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Why early intervention can help a child experiencing a mental health crisis

As mental illness awareness week ends, advocates say shining a light on the topic and working to remove the stigma is key.

CHARLOTTE, N.C. — Editor's Note: This story discusses suicide. Reader discretion is advised.

Saturday is the last day of Mental Illness Awareness Week. Advocates say shining a light on the topic and working to remove the stigma around mental illness is important year-round.

That’s because suicide is among the top five leading causes of death for people aged ten to 65 in the state. The North Carolina Department of Health and Human Services released a new plan to lower those numbers.

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As mental health awareness week ends, doctors and advocates say the conversation needs to continue. State leaders hope to make suicide prevention training as common as CPR training.

“It’s not making you the person who is the therapist or the counselor but it’s allowing you to identify somebody that is struggling and help get them to help,” Anne Geissinger, North Carolina’s suicide prevention program coordinator said.

Increasing community awareness is just one of the state’s focus areas. The comprehensive plan comes at a critical time, with suicide attempts leading to 11,000 emergency department visits and 3,000 hospitalizations in North Carolina in 2020.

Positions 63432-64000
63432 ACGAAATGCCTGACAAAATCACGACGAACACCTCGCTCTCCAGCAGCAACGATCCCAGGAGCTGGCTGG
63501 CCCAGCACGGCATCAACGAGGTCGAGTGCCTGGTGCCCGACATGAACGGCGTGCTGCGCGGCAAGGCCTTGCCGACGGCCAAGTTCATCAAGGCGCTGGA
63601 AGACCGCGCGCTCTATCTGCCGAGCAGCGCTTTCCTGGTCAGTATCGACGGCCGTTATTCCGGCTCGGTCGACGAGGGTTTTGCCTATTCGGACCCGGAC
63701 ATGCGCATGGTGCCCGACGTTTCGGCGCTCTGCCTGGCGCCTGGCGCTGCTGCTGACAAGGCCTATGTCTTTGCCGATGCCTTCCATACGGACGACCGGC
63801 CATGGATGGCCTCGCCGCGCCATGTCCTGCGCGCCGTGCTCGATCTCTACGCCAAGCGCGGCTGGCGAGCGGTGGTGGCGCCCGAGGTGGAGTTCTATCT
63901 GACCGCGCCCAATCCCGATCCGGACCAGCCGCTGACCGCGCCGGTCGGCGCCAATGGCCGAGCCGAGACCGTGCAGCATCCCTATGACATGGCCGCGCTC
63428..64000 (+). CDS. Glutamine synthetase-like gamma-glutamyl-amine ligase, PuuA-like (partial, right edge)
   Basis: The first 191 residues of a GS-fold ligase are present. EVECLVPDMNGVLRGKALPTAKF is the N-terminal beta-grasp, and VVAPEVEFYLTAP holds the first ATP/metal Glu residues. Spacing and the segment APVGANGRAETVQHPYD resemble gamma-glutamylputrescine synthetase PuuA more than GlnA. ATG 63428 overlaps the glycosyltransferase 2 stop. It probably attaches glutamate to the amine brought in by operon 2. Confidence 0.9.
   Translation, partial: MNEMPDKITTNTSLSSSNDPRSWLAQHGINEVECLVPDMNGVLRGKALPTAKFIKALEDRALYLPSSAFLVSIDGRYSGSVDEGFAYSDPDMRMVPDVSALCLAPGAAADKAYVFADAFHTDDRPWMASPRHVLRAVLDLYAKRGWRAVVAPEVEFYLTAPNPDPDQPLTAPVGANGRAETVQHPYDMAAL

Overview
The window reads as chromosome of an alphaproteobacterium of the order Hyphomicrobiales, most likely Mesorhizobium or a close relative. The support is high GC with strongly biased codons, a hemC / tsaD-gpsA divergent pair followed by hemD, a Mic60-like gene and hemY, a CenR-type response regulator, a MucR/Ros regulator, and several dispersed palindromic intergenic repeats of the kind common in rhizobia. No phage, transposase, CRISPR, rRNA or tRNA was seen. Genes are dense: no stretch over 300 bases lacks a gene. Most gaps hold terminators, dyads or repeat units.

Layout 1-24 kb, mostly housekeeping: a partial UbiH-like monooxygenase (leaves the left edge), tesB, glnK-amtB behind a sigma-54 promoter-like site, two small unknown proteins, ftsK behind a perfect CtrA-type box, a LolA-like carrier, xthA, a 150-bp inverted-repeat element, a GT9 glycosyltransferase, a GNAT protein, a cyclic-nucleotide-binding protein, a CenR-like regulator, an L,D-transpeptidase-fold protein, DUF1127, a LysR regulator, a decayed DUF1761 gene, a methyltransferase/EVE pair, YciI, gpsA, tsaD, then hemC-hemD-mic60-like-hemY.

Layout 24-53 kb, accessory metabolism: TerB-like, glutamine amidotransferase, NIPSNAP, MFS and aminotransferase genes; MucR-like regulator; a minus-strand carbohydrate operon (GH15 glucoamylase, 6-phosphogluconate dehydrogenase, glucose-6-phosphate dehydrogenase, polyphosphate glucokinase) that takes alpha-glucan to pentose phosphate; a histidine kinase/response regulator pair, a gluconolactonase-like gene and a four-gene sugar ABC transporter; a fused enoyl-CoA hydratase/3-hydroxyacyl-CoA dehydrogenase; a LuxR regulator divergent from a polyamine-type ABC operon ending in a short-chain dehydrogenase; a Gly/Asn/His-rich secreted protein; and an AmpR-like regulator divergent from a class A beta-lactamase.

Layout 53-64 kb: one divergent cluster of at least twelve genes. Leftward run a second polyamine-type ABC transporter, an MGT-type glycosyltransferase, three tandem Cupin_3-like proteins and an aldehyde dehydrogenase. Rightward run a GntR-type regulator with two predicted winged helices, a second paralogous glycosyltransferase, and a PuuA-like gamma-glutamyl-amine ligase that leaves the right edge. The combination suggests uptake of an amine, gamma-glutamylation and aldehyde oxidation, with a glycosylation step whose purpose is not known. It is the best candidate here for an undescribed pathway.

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“Over the last ten years suicide deaths in North Carolina have risen by an alarming 26%,” she said. “Perhaps even more concerning is the 48% rise among youth ages 10 to 18.”

Kids’ lives were turned upside down during the pandemic. Doctors say the trends are concerning but not surprising. Pediatric emergency physician Dr. Christina Johns said there are steps parents can take to keep a situation from escalating to an emergency.

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“What we know is if we can intervene earlier in the course of a mental illness, we can avoid that crisis points. That means starting to have conversations with your child to normalize the discussion about feelings and mental health and wellness,” Johns said.

She recommends parents who notice major changes in their child’s behavior or moods start with the school guidance counselor and pediatrician, getting them assessed sooner will open the door to necessary resources.

“We know that they can get back to being better soon they can feel well and be their authentic selves and that is how kids have the best chance of learning coping skills,” Johns said.

Keeping the spotlight on mental wellness all year round.

If you or a loved one are facing thoughts of suicide or self-harm, there is help readily available. You can call Suicide and Crisis Lifeline at 988 or chat with them online. There are also resources in North Carolina available here and in South Carolina available here.

Contact Chloe Leshner at cleshner@wcnc.com and follow her on FacebookTwitter and Instagram.

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